A Best Fifth Release Nominee in the 2005 Awards!
“Easier Than Love” (see below).
As with many bands who released CD’s in 2005, the members of Switchfoot have diversified their talents for Nothing Is Sound. (They have also now added a fifth bandmember.) This album’s rock tracks (“Lonely Nation”, “Stars”, “Easier Than Love”, “Politicians”, & etc.) are more rock than ever, and its ballads (“The Blues”, “The Fatal Wound”, “Daisy”, & etc.) tend to pull at you more, as well. Nothing Is Sound also generally contains the rawest lyrics that we have heard from Switchfoot yet.
The disc begins with “Lonely Nation”, and it’s a good opener. Lyrically, it provides a broad, ‘tired’ view of hollow culture, desperately wanting more. Musically, it’s a solid medium-paced rocker that vocally picks up a bit after the second chorus.
And if you liked that, the next track “Stars”— Nothing Is Sound‘s smash hit single— truly showcases Switchfoot’s brand-new, rich, full, “Yeah-we-can-heavy-rock-too” sound. And what a welcome sound it is!
“Happy Is A Yuppie Word” has almost dark music during its verses, which switches to a different, lighter melody for the choruses.
In “Easier Than Love” Switchfoot delivers a cutting message, speaking boldly and unashamedly about one of society’s biggest problems (hence the Content Advisory).
“The Blues” is one of this CD’s excellent ballads. Its
melancholy-yet-somehow-still-uplifting lyrics and rhythmic, anthemic music make it a definite favorite.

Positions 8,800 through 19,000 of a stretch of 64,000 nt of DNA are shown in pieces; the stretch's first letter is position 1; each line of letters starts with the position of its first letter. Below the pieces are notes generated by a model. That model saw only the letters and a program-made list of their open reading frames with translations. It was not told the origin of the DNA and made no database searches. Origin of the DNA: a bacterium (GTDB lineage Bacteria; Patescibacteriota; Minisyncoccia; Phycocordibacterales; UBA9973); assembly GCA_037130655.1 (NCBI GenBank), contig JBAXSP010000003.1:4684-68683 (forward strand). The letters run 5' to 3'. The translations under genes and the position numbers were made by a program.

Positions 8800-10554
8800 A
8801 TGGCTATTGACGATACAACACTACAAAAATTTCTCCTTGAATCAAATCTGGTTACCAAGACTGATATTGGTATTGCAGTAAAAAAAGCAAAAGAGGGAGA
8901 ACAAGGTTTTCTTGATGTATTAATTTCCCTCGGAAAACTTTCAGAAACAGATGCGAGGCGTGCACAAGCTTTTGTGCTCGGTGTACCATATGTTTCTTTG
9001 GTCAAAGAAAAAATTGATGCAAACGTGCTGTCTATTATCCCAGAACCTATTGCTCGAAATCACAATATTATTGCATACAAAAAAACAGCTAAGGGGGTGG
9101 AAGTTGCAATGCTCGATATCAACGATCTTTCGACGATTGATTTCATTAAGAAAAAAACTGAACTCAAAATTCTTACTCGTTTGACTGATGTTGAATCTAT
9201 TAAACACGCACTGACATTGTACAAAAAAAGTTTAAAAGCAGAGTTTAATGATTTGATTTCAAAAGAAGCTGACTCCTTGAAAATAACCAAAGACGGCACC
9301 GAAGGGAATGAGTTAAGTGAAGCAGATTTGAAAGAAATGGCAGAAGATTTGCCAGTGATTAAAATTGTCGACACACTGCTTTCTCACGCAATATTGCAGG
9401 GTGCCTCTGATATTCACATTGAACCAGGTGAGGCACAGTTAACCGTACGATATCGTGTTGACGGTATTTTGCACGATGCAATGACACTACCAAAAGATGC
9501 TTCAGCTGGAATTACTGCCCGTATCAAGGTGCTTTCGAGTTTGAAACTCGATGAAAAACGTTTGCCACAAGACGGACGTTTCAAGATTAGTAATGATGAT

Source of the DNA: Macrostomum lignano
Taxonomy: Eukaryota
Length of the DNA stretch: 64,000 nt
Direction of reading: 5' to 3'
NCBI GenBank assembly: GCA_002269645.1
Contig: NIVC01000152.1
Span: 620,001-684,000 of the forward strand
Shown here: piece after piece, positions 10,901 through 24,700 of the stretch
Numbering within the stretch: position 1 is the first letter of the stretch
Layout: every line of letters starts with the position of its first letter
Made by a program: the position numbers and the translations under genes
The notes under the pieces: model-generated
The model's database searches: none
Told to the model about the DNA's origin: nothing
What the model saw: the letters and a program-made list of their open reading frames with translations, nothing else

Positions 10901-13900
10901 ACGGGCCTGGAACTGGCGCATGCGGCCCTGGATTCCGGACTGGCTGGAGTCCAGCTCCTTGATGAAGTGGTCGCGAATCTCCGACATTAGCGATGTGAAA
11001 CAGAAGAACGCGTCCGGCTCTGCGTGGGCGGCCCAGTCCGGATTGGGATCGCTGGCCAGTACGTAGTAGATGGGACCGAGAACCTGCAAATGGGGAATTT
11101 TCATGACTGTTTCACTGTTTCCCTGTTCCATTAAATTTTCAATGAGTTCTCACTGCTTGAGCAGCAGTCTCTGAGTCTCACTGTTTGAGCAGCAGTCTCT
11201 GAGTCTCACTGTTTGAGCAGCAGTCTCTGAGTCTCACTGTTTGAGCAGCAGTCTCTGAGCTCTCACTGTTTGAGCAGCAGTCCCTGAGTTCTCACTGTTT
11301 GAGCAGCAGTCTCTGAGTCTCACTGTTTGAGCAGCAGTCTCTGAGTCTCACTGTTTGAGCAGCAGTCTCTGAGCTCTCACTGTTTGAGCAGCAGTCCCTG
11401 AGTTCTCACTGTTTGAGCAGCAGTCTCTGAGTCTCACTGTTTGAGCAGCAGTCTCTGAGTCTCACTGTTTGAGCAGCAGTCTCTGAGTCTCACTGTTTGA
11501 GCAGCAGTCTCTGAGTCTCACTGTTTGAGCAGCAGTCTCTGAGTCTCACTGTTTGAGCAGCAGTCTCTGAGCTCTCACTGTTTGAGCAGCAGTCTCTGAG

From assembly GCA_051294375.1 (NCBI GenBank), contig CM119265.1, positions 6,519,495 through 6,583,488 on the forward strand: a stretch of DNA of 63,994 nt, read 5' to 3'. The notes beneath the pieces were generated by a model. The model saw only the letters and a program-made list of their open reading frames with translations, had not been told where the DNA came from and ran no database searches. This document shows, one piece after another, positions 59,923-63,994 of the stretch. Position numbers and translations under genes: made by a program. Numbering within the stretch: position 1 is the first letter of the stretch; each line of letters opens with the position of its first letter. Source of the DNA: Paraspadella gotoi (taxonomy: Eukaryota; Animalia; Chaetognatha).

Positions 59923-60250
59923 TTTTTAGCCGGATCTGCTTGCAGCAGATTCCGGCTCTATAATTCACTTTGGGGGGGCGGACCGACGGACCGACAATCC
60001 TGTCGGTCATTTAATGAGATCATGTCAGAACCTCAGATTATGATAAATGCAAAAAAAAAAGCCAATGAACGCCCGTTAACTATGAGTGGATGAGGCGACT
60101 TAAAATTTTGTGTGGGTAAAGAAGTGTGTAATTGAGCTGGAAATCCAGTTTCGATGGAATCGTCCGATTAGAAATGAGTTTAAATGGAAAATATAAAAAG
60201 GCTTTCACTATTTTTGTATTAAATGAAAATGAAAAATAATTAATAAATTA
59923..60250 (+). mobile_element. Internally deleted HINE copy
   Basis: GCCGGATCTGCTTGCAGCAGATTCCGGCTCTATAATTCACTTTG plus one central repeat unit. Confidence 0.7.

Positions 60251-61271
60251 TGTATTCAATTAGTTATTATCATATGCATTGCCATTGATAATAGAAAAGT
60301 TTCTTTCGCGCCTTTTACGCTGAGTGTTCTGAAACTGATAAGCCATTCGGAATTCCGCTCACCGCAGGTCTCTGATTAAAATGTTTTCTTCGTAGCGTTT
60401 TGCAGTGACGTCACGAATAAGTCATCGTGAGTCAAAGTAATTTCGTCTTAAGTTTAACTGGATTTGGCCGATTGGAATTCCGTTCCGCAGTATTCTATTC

“Politicians” is another pleasant shock— it’s the hardest rocker on the CD [and indeed the heaviest track Switchfoot has done so far]. With a good pace, cutting lyrics, and excellent guitars, this is also one of the CD’s best tracks.
And then there’s “The Fatal Wound”, which is, in our opinion, one of the finest songs Switchfoot has ever recorded. Featuring an acoustic guitar and a harmonica as the main instruments and then adding in the others during the course of the song, this somewhat dark and moody track is amazingly catchy. (We actually had to play it twice in a row to get our fill.)
“We Are One Tonight” is an easier, medium-paced song with uplifting lyrics.
And to cap off the album is “Daisy”, another excellent ballad with lyrics of surrender. Near the end, the music and vocals build spectacularly and then fade away, a finish that gave us goosebumps.
The DualDisc version of this album comes with the regular CD on one side and a DVD on the other. The DVD side contains the entire CD again in 5.1 surround-sound for those with home theater sound systems; and it also contains a great, interesting, and fairly funny behind-the-scenes making-of video.